St. Louis Encephalitis Virus
Source: California Department of Public Health
What is St. Louis encephalitis virus (SLEV)?
SLEV is a virus spread by mosquitoes that can make people sick. Most people infected with SLEV don’t have symptoms, but in rare cases, SLEV can lead to swelling or inflammation of the brain (encephalitis) and lead to death. The symptoms and transmission of SLEV are similar to West Nile virus (WNV), but SLEV is less common in California than WNV.
How do people get SLEV?
People get SLEV from the bite of an infected Culex mosquito. A mosquito becomes infected with SLEV after biting a bird that is infected with the virus. SLEV is not spread from person to person.
Who is at risk of being infected with SLEV?
People who spend time outdoors when mosquitoes are active are more likely to get bitten by an infected mosquito and get SLEV. The mosquitoes that spread SLEV are most active during dawn and dusk. Anyone can be infected with SLEV, but not everyone gets sick if they are infected. Older adults are the most likely to get very sick if they are infected.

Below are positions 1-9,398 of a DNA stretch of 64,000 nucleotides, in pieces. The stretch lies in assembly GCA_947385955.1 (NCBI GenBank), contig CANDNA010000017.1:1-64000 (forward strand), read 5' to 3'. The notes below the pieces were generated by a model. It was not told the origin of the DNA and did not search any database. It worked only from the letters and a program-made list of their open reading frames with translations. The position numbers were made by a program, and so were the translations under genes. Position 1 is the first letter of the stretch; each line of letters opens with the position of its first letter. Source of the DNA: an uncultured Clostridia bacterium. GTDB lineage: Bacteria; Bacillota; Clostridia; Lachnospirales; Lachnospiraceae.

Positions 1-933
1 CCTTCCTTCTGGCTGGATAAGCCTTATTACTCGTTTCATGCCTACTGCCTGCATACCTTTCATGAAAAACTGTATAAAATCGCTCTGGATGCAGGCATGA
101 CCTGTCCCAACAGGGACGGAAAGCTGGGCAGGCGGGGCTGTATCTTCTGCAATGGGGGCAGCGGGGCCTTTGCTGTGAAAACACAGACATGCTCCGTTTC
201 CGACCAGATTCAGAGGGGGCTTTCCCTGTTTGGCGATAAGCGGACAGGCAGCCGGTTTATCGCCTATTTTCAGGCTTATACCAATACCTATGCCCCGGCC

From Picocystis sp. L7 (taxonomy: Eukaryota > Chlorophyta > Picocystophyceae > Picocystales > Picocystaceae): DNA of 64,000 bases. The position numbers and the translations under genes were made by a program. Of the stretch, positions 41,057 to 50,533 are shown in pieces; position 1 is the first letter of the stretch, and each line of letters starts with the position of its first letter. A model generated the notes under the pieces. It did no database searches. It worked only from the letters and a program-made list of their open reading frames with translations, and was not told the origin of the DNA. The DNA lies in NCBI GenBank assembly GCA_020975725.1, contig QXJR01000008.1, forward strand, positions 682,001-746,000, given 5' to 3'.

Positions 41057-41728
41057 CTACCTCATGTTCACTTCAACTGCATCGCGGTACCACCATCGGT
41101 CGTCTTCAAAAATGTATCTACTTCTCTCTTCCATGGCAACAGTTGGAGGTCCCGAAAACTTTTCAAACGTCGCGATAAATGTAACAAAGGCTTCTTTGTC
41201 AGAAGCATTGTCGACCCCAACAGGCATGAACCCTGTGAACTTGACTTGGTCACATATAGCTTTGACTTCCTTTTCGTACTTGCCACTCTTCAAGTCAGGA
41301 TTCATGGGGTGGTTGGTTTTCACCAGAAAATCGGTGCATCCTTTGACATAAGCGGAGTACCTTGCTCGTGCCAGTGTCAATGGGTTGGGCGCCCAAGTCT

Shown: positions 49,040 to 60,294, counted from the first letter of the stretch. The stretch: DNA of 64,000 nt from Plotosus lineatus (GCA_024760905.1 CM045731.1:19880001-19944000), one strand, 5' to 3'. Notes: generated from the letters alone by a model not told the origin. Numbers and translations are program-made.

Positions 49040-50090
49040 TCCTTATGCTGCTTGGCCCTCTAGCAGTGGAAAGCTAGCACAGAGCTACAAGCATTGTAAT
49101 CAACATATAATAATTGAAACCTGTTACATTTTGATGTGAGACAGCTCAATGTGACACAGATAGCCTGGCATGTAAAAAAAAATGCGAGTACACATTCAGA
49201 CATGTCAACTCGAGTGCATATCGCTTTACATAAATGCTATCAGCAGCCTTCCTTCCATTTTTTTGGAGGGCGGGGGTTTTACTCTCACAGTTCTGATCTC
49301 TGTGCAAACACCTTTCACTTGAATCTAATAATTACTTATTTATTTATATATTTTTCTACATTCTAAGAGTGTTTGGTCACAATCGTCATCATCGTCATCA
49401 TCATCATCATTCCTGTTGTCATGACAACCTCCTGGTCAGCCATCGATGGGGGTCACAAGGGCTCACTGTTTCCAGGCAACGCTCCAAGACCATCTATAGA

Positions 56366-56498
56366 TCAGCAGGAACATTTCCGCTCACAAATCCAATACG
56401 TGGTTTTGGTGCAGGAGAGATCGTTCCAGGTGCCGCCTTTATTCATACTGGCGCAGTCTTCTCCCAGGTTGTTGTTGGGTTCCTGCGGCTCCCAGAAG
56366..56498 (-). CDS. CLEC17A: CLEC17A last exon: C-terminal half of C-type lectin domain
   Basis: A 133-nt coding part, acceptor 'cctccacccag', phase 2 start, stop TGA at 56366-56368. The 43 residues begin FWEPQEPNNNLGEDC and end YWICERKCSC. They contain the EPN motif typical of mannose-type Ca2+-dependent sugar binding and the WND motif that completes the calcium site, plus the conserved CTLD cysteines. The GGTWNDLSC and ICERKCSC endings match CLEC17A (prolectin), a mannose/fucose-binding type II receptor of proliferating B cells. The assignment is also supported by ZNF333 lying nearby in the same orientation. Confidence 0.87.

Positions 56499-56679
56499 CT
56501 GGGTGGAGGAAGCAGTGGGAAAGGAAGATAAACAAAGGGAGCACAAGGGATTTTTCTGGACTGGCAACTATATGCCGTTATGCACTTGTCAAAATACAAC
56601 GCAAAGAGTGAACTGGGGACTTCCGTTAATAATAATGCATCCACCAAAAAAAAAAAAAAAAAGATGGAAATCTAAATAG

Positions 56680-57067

What are the symptoms of SLEV?
Most people that are bitten by a mosquito that is infected with SLEV will have no symptoms and most likely won’t know they have been infected with SLEV. Some people may develop mild symptoms, including fever, headache, or nausea up to two weeks after being bitten. Rarely, SLEV can cause more serious symptoms that affect the brain or central nervous system. These symptoms include stiff neck, confusion, and dizziness. Paralysis, coma, and sometimes death can result. Older adults, people with diabetes, and people with weakened immune systems are more likely to get very sick from SLEV.
Where can I get more information about SLEV?
U.S. Centers for Disease Control and Prevention St. Louis Encephalitis webpage